In the same vein, it has been established that organic agriculture will do a better job at conserving our environment than conventional agriculture. Organic no-till method of agriculture, which “is a way of growing crops or pasture from year to year without disturbing the soil through tillage” reduces soil erosion and conserves the soil as it does away with the use of heavy machinery and herbicides for land clearing and weed control. Mulching, crop rotation and planting of cover crops, are techniques deployed by organic farmers.
Moreover, at the heart of organic agriculture is the circular economy principle, a branch of sustainability which promotes the reduction, reuse and recycling of finite and infinite materials in the course of production.
Despite the numerous human and environmental benefits that organic agriculture promises, it continues to receive countless criticisms from many quarters. One of such criticisms is that organic agriculture produces lower yield than the conventional style and therefore will not be able to sustain the ever-increasing human population. While it is established that organic agriculture gives 20 percent less yield than conventional agriculture, further research has revealed that this claim might not be true in its entirety as a report published by The Royal Society claim that they found some “evidence of bias in the meta-dataset toward studies reporting higher conventional yields”. In fact, it is our collective efforts towards curbing food waste to the barest minimum and not conventional agriculture that will ensure global food security.
Another criticism of organic agriculture is that it organic food contains dangerous bacteria such as E. Coli and therefore increases the risk of food poisoning because organic farming makes use of animal manure in the production process. This argument falls flat because organic agriculture is highly regulated by reputable regulatory bodies around the world and these bodies have set high standards for the use of manure in organic farming. The established regulation on manure use in organic agriculture states that any farm produce that makes use of manure which has not been composted or was not applied at least 90 days before harvest is unfit to be tagged organic.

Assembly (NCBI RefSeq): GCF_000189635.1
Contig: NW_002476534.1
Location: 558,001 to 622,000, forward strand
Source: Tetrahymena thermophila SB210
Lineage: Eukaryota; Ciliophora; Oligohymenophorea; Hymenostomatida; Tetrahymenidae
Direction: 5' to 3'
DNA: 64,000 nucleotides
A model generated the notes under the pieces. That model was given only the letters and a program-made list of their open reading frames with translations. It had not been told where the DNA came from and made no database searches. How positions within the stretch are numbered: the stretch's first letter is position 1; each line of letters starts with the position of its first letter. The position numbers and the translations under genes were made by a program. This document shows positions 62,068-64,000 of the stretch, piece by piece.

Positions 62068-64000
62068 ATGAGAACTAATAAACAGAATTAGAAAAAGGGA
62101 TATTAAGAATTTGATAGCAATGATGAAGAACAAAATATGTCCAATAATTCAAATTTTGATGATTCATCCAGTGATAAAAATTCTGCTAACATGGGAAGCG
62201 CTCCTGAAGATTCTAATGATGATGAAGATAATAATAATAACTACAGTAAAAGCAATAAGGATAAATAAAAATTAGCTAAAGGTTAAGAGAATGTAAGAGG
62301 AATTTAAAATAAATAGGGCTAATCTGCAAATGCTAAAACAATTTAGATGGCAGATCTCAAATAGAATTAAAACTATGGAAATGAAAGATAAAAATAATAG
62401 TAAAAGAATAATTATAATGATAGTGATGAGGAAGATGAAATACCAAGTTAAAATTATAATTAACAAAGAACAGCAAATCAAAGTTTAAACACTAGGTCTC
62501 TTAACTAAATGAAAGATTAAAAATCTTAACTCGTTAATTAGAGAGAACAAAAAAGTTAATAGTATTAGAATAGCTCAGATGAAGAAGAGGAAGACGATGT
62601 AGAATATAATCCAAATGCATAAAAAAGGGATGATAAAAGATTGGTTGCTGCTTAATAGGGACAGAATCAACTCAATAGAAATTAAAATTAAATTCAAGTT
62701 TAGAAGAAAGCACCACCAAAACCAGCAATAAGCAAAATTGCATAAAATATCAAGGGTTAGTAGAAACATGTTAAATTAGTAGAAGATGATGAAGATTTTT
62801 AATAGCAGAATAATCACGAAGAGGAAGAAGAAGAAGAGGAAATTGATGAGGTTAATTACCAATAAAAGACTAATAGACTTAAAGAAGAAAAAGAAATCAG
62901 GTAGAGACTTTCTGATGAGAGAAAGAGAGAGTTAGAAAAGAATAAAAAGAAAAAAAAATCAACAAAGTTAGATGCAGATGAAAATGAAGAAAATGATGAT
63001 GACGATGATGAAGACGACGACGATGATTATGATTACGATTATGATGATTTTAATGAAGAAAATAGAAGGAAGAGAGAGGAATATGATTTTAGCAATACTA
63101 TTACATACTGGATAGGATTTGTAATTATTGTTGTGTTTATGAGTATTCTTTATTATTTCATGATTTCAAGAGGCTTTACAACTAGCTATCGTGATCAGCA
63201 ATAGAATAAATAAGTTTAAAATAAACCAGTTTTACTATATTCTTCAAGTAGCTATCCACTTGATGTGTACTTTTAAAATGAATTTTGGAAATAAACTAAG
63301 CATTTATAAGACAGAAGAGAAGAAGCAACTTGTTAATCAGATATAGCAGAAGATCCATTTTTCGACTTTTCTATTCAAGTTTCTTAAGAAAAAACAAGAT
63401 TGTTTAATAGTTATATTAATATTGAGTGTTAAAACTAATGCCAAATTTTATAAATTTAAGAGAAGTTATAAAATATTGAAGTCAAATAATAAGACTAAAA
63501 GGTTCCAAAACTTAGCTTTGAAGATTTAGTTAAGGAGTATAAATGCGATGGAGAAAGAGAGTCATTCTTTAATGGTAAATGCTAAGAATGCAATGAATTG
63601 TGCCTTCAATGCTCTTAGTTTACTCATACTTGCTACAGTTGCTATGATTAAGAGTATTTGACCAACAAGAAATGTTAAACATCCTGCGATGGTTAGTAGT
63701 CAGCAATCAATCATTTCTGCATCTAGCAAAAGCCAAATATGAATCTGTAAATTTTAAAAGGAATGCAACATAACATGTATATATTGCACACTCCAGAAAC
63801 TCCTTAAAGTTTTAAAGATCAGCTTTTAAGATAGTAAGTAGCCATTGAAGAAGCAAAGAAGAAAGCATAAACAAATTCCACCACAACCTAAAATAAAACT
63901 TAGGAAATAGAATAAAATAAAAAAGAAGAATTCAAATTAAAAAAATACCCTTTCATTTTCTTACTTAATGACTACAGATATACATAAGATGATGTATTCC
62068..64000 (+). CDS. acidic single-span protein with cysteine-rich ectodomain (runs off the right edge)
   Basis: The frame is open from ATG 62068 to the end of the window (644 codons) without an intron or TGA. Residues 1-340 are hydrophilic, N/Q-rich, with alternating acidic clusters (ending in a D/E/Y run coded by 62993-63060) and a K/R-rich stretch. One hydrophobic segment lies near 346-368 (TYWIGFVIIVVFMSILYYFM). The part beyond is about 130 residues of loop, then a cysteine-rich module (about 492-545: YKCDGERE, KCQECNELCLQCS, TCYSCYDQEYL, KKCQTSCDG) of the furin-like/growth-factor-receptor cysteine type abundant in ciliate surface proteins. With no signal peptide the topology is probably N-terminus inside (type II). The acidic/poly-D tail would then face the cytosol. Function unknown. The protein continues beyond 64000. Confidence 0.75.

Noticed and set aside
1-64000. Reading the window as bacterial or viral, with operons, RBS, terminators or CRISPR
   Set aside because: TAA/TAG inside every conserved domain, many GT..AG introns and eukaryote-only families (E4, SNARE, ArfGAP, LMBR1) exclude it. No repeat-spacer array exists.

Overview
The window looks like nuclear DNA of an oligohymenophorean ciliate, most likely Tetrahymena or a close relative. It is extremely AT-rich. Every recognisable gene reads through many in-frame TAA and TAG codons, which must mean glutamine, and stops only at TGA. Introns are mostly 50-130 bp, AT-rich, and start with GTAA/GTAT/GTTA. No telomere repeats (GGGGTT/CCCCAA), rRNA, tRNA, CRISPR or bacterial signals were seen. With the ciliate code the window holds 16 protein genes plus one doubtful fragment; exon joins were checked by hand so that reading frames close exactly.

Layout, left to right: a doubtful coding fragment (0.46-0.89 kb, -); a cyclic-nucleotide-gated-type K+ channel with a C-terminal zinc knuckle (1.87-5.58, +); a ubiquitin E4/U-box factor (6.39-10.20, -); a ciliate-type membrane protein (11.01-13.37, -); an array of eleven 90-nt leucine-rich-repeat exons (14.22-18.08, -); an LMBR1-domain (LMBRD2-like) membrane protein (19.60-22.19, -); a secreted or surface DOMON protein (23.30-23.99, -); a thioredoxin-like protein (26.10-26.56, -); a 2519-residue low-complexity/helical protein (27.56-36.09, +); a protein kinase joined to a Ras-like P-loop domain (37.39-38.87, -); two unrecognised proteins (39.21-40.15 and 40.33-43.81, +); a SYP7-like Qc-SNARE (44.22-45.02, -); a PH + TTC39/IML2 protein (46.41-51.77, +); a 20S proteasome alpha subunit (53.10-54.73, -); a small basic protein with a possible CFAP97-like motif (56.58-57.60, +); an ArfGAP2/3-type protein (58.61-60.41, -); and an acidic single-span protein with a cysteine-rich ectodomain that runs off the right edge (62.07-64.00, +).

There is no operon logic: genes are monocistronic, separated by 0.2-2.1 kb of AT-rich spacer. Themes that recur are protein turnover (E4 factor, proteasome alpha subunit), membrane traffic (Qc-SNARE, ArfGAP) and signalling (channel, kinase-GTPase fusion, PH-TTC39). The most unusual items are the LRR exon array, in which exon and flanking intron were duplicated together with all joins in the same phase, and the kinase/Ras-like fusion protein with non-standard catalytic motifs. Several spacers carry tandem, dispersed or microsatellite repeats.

One other criticism against organic food is that its growth is slower than inorganic. While this is true, it is because the growth of organic produce is not forcefully influenced and therefore contains more nutrients and antioxidants than produce from conventional agriculture.
From all indications, it is now crystal clear that the adoption of organic practices is a sustainable alternative to the present conventional method of farming which is driving us to destruction with tremendous alacrity.
- Criticisms and Misconceptions about Organic Agriculture: The Counter Arguments. International Federation of Organic Agriculture Movements (IFOAM), 2008.
- Can we feed 10 billion people on organic farming alone? The Guardian. John Reganold, 2016.
- Healthy soil is the real key to feeding the world. The Conversation. David R. Montgomery, 2017.
- Is organic farming sustainable? International Plant Nutrition Institute. Dr Tom Bruulsema. 2002.